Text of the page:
Once the team buys into the idea of retrospecting and has started to develop the habit, small problems can come up that can completely throw off how effective this practice can be.
The human problems that can ruin a retrospective
Once you’ve got your team running retrospectives, and you’ve overcome the common “not enough time” arguments, you’ll have a different set of issues to contend with. It’s still not about tools or process – now the biggest challenges you need to be aware of are social and psychological.
1. The lure of group-think
This one is easy to spot – everyone is too busy looking at what others are contributing, rather than thinking independently about what went well for them over the last sprint. As humans, we strive to a certain degree of conformity and group identity, so it’s only natural that we each try and align ourselves with what our peers think went well, or could have gone better.
There are countless retrospective formats out there. As a quick, easy, and free solution, I’ve seen teams use Google Docs or Dropbox Paper documents for retrospectives where you can see what everyone is writing in real time. These are great for aligned collaboration, but not for a retrospective. To start with, you actually need a certain amount of hidden information.
How to solve it: When thinking about what tool to use for your retrospective, look for one that has a feature that obscures what people are writing until it is time to share.
2. The backfiring bystander effect
In a similar vein from the group-think issue, you might find that people aren’t raising issues because they know (or believe) someone has already brought it up. They might think they’re helping by pre-de-duplicating talking points, but by stepping aside “because someone else will talk about this”, they’re actually missing the point.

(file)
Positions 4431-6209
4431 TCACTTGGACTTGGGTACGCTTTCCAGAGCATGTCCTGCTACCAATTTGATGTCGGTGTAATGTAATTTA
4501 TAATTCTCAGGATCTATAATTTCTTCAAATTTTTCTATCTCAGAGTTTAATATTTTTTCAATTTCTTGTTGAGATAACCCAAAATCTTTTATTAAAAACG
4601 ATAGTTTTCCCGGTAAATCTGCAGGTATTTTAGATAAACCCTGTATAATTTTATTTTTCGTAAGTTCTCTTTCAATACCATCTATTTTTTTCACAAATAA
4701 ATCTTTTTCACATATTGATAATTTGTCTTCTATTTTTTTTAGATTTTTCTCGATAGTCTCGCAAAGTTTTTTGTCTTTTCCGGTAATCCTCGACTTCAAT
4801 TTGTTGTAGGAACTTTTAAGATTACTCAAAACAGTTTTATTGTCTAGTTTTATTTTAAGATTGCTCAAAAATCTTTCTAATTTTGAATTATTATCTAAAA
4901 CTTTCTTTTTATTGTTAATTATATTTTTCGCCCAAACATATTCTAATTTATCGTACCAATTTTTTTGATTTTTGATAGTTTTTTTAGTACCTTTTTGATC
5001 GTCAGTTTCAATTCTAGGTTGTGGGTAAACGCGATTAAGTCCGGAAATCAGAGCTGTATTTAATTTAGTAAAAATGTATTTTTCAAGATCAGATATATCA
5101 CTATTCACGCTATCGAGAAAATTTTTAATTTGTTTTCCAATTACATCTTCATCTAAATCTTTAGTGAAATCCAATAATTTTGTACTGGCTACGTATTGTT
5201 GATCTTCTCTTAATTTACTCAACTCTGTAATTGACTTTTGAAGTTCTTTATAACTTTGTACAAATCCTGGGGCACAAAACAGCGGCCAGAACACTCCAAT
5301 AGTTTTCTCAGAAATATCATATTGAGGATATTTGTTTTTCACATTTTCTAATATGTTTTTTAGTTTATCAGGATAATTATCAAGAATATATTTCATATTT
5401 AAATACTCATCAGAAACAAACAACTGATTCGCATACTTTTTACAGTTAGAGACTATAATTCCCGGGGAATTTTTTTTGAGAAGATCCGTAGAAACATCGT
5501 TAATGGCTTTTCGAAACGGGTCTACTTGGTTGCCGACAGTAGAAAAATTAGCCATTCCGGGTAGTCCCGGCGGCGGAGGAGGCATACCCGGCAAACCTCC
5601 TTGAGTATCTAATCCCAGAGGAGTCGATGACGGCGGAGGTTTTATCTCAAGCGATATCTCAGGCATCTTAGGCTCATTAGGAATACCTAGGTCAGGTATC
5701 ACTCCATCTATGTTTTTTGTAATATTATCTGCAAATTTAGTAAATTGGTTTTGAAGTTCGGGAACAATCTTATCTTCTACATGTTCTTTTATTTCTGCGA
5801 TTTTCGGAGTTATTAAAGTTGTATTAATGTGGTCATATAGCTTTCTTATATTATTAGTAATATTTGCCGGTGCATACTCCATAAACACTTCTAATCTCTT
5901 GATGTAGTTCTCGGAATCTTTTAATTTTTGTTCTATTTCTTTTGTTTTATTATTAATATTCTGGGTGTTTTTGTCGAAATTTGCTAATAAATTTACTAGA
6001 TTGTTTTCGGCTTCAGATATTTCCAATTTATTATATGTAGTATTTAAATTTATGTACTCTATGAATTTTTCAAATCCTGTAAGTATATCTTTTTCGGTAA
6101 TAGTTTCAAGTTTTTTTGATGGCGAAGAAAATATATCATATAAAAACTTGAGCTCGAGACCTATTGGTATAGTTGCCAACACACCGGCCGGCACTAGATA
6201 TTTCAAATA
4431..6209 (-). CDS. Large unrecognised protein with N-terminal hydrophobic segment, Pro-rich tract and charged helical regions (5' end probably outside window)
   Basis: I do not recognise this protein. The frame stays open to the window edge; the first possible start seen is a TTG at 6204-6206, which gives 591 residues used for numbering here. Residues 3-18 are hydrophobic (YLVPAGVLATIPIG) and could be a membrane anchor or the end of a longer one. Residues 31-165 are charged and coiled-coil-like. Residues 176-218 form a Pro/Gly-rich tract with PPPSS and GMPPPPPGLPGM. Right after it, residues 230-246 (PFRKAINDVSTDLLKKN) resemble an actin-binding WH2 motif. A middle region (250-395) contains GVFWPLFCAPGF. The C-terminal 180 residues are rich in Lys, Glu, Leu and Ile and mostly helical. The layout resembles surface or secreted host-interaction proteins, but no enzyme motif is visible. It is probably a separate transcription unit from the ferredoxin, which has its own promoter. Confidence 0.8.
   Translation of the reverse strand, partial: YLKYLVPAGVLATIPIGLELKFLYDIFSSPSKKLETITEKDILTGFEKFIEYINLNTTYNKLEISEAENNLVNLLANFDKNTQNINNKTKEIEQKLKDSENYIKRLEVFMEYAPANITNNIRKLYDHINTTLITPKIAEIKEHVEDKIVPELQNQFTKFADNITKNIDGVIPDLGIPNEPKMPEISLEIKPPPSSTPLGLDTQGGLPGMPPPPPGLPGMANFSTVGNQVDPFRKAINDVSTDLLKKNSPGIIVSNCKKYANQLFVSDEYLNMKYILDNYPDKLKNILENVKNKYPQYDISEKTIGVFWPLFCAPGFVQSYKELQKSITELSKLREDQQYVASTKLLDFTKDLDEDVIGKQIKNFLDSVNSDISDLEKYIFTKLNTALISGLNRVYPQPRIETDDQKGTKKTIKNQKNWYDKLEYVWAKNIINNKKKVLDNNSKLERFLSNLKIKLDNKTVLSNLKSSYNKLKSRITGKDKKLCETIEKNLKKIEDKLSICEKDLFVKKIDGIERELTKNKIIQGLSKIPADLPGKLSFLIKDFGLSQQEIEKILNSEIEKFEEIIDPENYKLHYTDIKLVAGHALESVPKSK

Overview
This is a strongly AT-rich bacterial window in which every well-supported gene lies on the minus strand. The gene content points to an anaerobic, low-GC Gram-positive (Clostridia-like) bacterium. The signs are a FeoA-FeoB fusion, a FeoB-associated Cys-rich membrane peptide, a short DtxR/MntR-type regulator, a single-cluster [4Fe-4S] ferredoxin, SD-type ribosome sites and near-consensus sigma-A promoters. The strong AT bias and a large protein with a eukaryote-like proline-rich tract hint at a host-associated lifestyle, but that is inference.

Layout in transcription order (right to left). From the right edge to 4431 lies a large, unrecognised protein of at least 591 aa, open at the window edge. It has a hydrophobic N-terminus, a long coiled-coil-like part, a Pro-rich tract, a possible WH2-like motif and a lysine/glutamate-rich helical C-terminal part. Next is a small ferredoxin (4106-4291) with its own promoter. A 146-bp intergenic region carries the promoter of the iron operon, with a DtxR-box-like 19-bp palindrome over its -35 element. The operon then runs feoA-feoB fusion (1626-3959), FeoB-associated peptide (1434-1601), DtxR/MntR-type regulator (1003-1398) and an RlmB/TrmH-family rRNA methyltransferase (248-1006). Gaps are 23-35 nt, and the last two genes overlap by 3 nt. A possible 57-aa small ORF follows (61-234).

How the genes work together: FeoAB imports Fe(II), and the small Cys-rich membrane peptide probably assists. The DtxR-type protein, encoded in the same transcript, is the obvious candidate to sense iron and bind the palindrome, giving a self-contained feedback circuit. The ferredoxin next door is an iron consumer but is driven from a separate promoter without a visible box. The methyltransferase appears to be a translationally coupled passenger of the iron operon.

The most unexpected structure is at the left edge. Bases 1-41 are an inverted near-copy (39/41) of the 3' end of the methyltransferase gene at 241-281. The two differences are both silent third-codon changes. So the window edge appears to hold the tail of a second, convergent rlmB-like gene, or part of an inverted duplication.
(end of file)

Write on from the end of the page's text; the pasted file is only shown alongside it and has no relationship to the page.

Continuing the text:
Duplicates are probably the most valuable part of a retrospective, because they highlight what is truly top-of-mind for the team. You want to see those duplications coming out, because they’ll help you all focus your attention on the issues that are affecting large parts of the team.
How to solve it: Use a tool that allows duplicates on the same topic to be grouped or stacked (the joy of post-it notes!) Once everyone has entered their retrospective discussion topics and you are reviewing, grouping common thoughts is an effective way of showing what the group is collectively thinking about.
3. Fragmentation rather than focus
The team can’t clearly come to a consensus on what is the most interesting to talk about in our limited time. This might be happening because the team has unintentionally fallen victim to some version of groupthink or the bystander effect, but it might just be that there are a lot of issues that need discussion, it’s hard to know where to start, and you’re burning valuable time trying to decide.
Of course, while some teams review every item, ideally you would:
- Have too many retrospective points from the team (suggesting that the team is really investing in the process)
- Have a team that would rather go deep on a few topics rather than shallow on a broad amount (suggesting that your team is really committed to meaningful growth, rather than just paying lip-service to the process)
How to solve it: Voting functionality is a great feature to look for when evaluating retrospective tools. Alongside clustering of duplicate points, it’s a great way to show where the team’s attention is focused. And especially now that so many teams are working remotely, voting is essential to understand where to go deep in retrospective conversations.
A closing note on tools
While there are tons of tools out there, my favorite to date has been Retrium. It is a great tool and, although I am not sponsored by them yet (hint hint, in case anyone from Retrium is reading 😉), it offers a few different retrospective formats and really hits the mark.
Ultimately, no matter what tools you’re using (and I’m including post-it notes in that definition), it’s crucial that you support these three key experiences:
- Let your team generate ideas as individuals
- Encourage your team to list everything, and then form clusters of shared interest
- Enable your team to silently vote on the issues they really want to focus on, so that you’re spending time having valuable conversations, not deciding which conversations are the most valuable.
No matter what your format is, make sure you retrospect. It’s a crucial practice as our teams become more distributed, and essential for any effective agile development team!